10 Classical Tear Jerkers

Dreamy French impressionist harmonies, powerful Romantic orchestral music and mournful melodies will move even the coldest heart of any listener. This list of sad yet beautiful classical music is some of the best the genre has to offer and could even be a starting point to discover more from these great composers.

Debussy – Clair de Lune

A classic piece of solo piano that everyone seems to know. Cropping up in all sorts of soundtracks and ‘chill’ playlists shouldn’t detract from Debussy’s impressionist harmony that has inspired so many. Hopefully not to be enjoyed in isolation, Debussy’s Livres de Preludes offer similar dreamlike piano music.

Samuel Barber – Adagio for strings

Samuel Barber’s 1936 full string orchestra arrangement of his adagio from his String Quartet, Op.11 has certainly been helped to the top of countless lists of saddest classical music by its use on occasions like the deaths of John F. Kennedy and franklin Roosevelt and also to commemorate victims of the 9/11 and Charlie Hebdo attacks.

Ravel – Pavane pour une infante defunte

Originally written for solo piano while studying, the subsequent success of this work led Ravel to arrange it for orchestra, and both versions can often be heard today. The beautiful simplicity of the piano part allows the tune, surely familiar to so many, to shine over the top.

Prokofiev – Juliet’s death, from Romeo and Juliet ballet

A ballet score to the most romantic story ever penned would surely give forth some heart melting music. At the end of two and a half hours of vibrant ballet music soars forth one of the most gorgeous melodies in all classical music, accompanying Juliet’s funeral on stage.

Rachmaninov – Piano Concerto No. 2

A pop classic constantly reinterpreted on stage and on disc, this is the doorway to Rachmaninov’s characteristically romantic music. The piece contains plenty of memorable romantic melodies before building to a typically powerful Rachmaninovian climax.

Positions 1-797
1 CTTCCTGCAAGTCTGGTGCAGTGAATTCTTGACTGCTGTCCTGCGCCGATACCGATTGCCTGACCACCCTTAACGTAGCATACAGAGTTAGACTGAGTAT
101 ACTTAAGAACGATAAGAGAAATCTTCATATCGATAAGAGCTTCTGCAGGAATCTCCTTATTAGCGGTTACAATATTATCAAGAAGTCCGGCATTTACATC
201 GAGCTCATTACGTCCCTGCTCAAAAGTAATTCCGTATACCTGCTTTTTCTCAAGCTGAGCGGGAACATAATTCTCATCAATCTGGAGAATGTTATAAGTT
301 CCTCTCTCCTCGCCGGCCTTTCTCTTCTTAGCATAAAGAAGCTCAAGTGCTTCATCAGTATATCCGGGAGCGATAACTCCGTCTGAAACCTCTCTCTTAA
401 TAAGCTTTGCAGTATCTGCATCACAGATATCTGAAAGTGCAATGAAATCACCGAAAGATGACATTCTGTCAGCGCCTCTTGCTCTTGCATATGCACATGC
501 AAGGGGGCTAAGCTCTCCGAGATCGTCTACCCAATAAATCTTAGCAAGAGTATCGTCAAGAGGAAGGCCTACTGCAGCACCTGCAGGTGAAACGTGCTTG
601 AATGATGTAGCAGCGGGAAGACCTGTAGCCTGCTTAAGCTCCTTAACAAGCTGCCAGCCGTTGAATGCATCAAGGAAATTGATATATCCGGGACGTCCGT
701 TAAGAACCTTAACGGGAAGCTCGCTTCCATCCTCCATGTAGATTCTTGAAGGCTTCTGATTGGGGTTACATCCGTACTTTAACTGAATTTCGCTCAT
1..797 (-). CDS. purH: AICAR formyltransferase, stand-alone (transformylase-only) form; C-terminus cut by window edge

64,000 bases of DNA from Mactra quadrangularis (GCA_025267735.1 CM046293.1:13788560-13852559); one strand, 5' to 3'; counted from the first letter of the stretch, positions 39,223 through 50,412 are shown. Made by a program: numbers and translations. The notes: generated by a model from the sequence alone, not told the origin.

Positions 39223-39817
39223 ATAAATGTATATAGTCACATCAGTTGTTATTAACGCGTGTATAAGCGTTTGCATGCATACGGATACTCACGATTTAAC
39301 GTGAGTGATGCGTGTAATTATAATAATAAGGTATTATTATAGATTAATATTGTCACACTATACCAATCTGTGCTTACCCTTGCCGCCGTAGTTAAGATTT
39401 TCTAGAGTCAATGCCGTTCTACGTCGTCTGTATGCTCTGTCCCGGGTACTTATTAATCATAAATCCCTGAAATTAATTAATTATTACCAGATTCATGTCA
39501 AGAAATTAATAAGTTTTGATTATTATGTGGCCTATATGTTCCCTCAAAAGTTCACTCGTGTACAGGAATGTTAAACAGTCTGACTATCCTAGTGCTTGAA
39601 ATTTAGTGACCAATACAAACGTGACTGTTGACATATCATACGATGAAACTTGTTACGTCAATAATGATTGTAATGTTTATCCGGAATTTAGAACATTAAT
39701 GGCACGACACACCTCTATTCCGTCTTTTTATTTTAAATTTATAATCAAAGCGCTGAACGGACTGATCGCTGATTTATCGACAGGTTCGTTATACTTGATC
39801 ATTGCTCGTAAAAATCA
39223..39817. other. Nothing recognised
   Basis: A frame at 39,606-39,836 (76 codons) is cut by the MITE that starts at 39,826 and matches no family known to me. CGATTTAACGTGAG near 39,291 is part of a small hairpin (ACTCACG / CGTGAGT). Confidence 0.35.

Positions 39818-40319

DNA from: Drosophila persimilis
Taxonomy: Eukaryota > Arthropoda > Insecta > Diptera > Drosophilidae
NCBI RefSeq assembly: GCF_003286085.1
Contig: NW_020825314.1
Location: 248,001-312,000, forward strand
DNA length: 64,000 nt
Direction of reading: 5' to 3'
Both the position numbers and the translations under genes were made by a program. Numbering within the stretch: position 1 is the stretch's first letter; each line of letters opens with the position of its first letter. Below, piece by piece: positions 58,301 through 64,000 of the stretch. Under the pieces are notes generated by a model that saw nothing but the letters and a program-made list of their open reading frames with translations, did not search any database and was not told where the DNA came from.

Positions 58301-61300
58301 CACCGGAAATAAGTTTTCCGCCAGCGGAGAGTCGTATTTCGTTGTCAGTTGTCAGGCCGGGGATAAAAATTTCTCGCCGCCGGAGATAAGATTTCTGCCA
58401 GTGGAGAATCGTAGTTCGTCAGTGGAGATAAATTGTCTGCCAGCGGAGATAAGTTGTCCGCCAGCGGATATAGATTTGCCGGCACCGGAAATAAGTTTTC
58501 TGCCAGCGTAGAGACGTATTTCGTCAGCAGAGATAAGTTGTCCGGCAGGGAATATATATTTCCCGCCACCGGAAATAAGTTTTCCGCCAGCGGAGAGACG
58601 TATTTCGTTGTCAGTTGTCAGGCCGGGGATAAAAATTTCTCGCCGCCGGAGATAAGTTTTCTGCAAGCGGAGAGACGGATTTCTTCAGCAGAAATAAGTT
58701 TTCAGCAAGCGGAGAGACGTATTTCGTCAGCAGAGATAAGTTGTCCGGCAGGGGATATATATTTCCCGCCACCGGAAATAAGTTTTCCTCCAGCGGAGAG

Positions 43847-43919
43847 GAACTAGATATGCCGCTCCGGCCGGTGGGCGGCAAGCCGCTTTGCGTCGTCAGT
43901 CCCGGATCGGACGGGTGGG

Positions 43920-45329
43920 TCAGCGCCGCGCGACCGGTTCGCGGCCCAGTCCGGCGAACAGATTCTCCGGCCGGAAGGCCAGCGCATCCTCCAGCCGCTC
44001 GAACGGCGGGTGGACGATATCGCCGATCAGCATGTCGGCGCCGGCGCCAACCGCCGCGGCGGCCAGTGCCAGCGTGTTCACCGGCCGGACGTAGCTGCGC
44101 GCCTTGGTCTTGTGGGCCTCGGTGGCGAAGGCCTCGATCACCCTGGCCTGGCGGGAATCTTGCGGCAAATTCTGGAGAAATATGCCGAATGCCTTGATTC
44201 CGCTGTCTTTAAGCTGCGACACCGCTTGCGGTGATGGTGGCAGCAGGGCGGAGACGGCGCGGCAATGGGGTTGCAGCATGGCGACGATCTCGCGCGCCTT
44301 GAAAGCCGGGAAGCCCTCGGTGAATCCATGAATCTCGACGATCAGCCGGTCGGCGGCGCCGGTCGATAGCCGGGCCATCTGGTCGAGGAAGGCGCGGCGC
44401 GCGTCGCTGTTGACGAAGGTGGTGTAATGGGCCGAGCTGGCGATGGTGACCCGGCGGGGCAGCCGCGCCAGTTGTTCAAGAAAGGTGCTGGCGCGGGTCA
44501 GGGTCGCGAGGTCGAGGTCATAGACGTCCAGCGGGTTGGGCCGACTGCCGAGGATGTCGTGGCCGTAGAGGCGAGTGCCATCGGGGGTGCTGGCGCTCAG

Wagner – Tristan & Isolde, Prelude and Liebestod

A piece so significant in the development of 20th century classical music harmony is also quite simply twenty minutes of beautiful music by a man well known for crazy, passsionate and volatile love affairs himself. This popular interpretation is a more accessible combination of the prelude and very end of a famously romantic four hour-long opera, maybe a bit heavy until you’re a true Wagnerite.

Liszt – Liebestraum no. 3

Liszt’s set of Liebestraume translates as ‘Dreams of Love’. The piece’s expansive tune and fast passionate arpeggios make it a typically tricky Lisztian work for pianists, but a few minutes of pure escapism for the listener.

Reynaldo Hahn – L’heure exquise

The many people who would steer clear of all classical singing might try giving it a second chance here. The fine clear female voice floating over the gentle piano accompaniment can surely be savoured by anyone.

Chopin – Nocturne in C sharp minor, Op. Posth

Perhaps recognisable to some as the music that drifts through the desolated streets of Warsaw on the soundtrack to Roman Polanski’s film The Pianist, this melancholy nocturne is a great introduction to the expanse of Chopin’s piano music.

Khatchaturian – Adagio from Spartacus

From his ballet Spartacus, this is one of the classic love themes. Building slowly to full orchestral power, the rumbling power of the orchestra has surely brought a tear to many eyes in the past.

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